Audi is pushing LTE standards for the connected car

Audi is pushing LTE standards for the connected car

Technology News |
By Christoph Hammerschmidt

Cars are increasingly embedded into data processing and storage system based in the cloud. This requires higher bandwidths and lower latencies in the data exchange between car and cloud. The communications routing takes place in a unit called Modularer Infotainment Baukasten (Modular Infotainment Platform, or MIB), a device that is used across the entire Volkswagen group. Today, the second generation of the MIB is in use across most Audi Models. The company now announced the MIB2+ as the next evolutionary step of its communications hub. It will offer higher throughput and additional functionality.

The MIB2+ will support multiple high-resolution displays and therefore will boast significantly higher computing performance. What is more important however is that it blends online and offline information; the vehicle’s integration into the cloud will be deeper than before. Therefore, the platform supports LTE-A –with its bandwidth of up to 300 Mbps a requirement to enable faster exchange of online data and better voice quality. In fist place however is the prerequisite to implement Car-to-X services and, in the long term, implementing swarm intelligence and automated driving.

Already today the MIB concept provides for fast hardware update cycles, enabling carmakers in the Volkswagen group to benefit from new chip generations and keep pace (at least at to a certain extend) with the high innovation speed in the area of consumer electronics.

With the MIB2+, Audi claims to be the first carmaker worldwide to support LTE-A, with download bandwidths of up to 300 Mbps and 50 Mbps in the upload. This technology enables Voice over LTE (VoLTE), with the transfer of digitized voice as IP data packets. If required, the system automatically bundles multiple frequencies (carrier aggregation) for higher data rates. LTE-A is also the channel over which Audi vehicles feed data generated by on-board sensors into the HERE Live map, a project that will form one of the pillars for automated driving. When in comes to Car-to-X (or V2X) Audi sees stark differences between vehicle brands as to the underlying technology. According to Audi, the American market is committed to the standard 802.11p, a modified version of the widely used WiFi technology. Also Audi has successfully tested 802.11p. Other markets however appear to prefer 5G wireless for V2X services, Audi experts say. Audi associates this preference to the Asian countries, in particular to China. However, other market participants, in particular telcos, try to establish 5G as the technology of choice for V2X functionality also in Europe.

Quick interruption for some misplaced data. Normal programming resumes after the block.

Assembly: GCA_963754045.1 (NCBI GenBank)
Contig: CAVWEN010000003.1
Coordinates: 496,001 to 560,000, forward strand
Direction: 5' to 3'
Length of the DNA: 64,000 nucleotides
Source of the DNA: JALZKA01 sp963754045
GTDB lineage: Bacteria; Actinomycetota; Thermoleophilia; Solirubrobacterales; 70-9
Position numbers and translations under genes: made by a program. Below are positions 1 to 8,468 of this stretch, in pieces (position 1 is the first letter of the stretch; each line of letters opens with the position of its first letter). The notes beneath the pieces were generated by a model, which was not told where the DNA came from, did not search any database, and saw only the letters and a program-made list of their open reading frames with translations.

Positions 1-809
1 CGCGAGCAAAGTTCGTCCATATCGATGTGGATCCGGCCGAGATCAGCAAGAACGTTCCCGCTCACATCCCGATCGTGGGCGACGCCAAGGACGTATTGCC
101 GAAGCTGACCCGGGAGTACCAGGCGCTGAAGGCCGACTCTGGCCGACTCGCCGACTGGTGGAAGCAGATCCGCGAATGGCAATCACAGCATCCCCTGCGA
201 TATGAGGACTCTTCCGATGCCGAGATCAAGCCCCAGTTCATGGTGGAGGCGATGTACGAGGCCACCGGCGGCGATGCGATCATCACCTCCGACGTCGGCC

Another innovation in Audi’s communications toolbox is LTE-V, or LTE vehicular, a technology that offers high speed data communications directly between cars without the necessity to rely on a mobile network provider. Thus, vehicles can exchange data directly among each other even in areas without mobile coverage. The LTE-V module has two operation modes – “In Coverage” and “Out of coverage”. The first mode is activated as long as the vehicle is close enough to a base station. In this mode, the network manages actively the communication between the participating vehicles. Emergency vehicles, for example can obtain a higher communications priority. In addition, the LTE-V management scheme provides for “grouping” vehicles and thus establishing something like a “local intelligent swarm”. This mode allows for additional functions. For instance, the lead vehicle in a group can pass on the message of a traffic stall or an obstacle to the other members of the group automatically.

The Out of Coverage mode is basically a fallback level for cases when the vehicle is too far away from the base station. In this mode, the vehicles still can exchange data, but the base station is no longer involved.

In any case, LTE-V is the technology platform for multiple automated information services, with cars exchanging data about road conditions or traffic situation. For trucks, the technology will also be used for “platooning” – multiple trucks driving in very short distance of one another and thus benefitting from the slipstream of the vehicle in front.

For the further development of the LTE standard, Audi is collaborating with telecommunications equipment supplier Huawei. The next step will be driving the standardization globally, the company announced. Audi expects LTE-V to be ready for mass markets before the end of the decade. Since LTE-V will also be supported by smartphones, the carmaker sees new opportunities for car-to-pedestrian communications and, in this context, safety applications.

Related articles:

Audi vehicles get their own IoT identity

Why 802.11p beats LTE and 5G for V2x

Visual, haptic, smart: Innovative HMI tech at CES

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